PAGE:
it's a tough one. basically, constitutionally you are correct - we vote for a representative and the the leader of the party who has the majority becomes prime minister, so it matters not (constitutionally) who leads that party.
however, the boy is right. whilst the public was aware of gordon brown's influence, it wasn't a guarantee that he would take over as prime minister, not least when considering that blair promised a full third term. to be frank, our constitution is outdated and doesn't reflect current views on politics. the constituents elect people to represent them in parliament based on the promises made by the leader of that party (which is why it is rare for an independent to be elected). this means that gordon brown must follow labour's manifesto (on the basis of which it was elected) in order to ensure he is acting in accordance with the rules of our "democracy". as blair has already exceeded his powers by going against his mandate (i.e. top-up fees) i don't have much trust in gordon brown or anyone in the labour party to deliver any promises made. the labour party has shown itself to be a bunch of incompetent liars, and that alone ought to be enough to earn an election.
having said that there are distinguishable features between this current situation and that involving thatcher. she was pretty much forced to resign (that or face a vote of no confidence) and therefore it was clear there should have been an election as the country had lost confidence her and the government who went along with her. this time around blair has left before being forced to (and let's face it, it wouldn't have been long before there was a serious revolt against him) and therefore as he was not forced to resign there seems no real political need to call for another election. whilst the local elections were disappointing for labour, they were not the disaster predicted. which is a shame.
because of our somewhat lacking constitution (and don't for a minute think that means i want a codified constitution because for the time being i don't) it seems we must wait until the next election to decide whether or not gordon brown is worthy to be our prime minister. he may surprise us, but somehow i think not. i predict a win for the conservatives and emigration for me.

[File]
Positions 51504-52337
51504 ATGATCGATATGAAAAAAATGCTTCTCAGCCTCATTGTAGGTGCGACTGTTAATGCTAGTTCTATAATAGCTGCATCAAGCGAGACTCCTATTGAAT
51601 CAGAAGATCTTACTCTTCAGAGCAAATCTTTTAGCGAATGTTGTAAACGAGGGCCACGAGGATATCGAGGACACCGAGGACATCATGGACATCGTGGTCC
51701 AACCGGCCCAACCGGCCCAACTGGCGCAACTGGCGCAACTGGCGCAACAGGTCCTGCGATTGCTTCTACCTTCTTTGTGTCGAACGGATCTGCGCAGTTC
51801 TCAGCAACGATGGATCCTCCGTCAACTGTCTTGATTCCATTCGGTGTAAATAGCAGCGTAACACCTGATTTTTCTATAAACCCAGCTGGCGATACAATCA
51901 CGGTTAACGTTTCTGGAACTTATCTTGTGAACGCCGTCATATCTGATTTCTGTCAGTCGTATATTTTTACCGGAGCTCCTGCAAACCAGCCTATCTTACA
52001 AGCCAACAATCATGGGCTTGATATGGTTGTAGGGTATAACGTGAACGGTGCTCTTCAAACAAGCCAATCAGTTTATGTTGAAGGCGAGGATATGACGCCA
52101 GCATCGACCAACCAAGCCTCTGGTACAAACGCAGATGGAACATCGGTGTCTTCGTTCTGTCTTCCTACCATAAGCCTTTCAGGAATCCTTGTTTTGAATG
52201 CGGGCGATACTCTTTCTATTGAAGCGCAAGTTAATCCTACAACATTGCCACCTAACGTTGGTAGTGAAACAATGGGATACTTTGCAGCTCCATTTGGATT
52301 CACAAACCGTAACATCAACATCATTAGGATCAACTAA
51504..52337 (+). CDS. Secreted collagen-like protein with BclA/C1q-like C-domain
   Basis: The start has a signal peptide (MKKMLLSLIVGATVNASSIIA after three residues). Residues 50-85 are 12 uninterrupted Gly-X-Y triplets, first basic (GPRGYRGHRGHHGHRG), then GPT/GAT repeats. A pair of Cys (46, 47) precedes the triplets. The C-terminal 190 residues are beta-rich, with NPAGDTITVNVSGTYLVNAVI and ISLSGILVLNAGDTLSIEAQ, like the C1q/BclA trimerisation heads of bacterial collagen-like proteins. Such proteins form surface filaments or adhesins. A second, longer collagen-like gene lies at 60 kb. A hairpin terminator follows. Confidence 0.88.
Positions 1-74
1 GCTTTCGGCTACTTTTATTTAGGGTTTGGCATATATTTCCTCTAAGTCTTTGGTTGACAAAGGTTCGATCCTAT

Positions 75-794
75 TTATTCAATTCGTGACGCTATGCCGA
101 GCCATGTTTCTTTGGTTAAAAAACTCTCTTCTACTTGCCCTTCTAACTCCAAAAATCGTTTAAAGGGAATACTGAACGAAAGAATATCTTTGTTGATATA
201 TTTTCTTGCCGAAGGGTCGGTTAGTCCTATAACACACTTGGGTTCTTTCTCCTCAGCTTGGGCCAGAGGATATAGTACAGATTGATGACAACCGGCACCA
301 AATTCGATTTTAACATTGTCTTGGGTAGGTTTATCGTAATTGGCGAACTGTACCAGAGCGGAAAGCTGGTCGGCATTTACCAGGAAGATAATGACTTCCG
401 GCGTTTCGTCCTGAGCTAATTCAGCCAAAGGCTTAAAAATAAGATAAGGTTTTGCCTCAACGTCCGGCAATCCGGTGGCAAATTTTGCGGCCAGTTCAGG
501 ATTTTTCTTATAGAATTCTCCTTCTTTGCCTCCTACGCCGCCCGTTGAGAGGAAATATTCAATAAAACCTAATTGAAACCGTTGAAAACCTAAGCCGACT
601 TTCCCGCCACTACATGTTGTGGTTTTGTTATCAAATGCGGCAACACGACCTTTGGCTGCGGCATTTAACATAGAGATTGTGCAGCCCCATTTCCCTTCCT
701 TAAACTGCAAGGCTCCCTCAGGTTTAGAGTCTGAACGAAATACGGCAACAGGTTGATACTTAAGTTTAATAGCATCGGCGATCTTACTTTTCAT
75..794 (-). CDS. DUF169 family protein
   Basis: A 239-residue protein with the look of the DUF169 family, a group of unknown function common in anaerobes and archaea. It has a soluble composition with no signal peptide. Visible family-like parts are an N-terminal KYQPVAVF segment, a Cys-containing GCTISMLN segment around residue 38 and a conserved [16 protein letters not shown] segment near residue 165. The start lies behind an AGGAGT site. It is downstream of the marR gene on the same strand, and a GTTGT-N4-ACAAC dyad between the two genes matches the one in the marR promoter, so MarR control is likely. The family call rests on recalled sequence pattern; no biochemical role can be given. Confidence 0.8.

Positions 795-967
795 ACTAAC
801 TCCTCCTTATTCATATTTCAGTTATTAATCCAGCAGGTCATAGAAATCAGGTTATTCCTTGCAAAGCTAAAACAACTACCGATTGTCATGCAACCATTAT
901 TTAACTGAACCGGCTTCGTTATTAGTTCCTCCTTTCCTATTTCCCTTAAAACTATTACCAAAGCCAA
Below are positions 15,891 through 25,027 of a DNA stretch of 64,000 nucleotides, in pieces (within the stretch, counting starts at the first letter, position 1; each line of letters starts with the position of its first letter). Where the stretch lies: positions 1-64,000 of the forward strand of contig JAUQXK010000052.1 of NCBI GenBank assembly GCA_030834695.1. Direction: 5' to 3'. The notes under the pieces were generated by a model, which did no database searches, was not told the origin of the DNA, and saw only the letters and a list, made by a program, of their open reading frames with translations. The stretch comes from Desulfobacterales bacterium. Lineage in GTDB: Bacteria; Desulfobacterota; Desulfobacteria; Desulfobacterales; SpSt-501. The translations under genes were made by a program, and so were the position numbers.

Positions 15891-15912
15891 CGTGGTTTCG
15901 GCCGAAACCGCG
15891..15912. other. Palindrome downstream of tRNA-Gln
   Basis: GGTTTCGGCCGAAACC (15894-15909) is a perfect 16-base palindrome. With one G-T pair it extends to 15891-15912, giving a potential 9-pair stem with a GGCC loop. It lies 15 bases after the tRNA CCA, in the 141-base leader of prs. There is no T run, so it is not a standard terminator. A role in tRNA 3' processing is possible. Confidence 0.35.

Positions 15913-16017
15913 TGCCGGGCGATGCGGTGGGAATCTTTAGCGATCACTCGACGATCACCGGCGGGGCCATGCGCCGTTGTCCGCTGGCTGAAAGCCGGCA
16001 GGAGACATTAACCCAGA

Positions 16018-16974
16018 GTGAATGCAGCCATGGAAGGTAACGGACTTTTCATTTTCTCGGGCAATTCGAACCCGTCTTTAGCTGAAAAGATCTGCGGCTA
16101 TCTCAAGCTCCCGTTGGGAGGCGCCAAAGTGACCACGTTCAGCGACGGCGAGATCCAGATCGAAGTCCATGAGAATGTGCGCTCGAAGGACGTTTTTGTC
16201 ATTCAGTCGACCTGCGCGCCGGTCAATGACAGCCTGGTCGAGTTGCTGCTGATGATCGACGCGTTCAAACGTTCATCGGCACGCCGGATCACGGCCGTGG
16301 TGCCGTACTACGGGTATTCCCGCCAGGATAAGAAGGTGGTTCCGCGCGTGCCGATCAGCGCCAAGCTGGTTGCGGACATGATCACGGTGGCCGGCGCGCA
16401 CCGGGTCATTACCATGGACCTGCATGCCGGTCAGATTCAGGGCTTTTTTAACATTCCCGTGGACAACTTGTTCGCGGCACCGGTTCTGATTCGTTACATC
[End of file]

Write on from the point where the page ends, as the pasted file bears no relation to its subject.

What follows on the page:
I'm not sure what the big deal is about Blair not staying on for a full third term - a few months back, the papers were all about trying to get him to set a date for stepping down. One minute public opinion is desperate to get rid of him, the next it's complaining that an alternative is being forced upon the country.. Frankly, the country needs to make up its mind as to what it is they really want - if they want rid of Blair but want to have a say in who replaces him, then they should have acted accordingly at the last general election. It's a bit late for it now..

But I agree with the manifesto point - my view is that he does have a mandate for as long as he doesn't differ from the policies that got the party elected in the first place. Though to be honest, I'm not personally bothered about deviations from the manifesto, so long as they're good changes.. Very selfish of me, I know, trying to subvert majority rule, but still... :o)

I think Gordon Brown's only chance here is to do a good job of being prime minister, in order that he might actually be electable at the next general election. Because if an election was called now, David Cameron would easily win, because he seems 'nice' and young etc... Elections are all about personality these days, rather than policy, and don't even get me started on the fact that most decisions seem to be made by unelected advisors.. That's a crap system, and things like this actually break it quite nicely, because suddenly we're left with a politician, not a presenter. Tony Blair is the Natasha Kaplinsky of the House of Commons :o)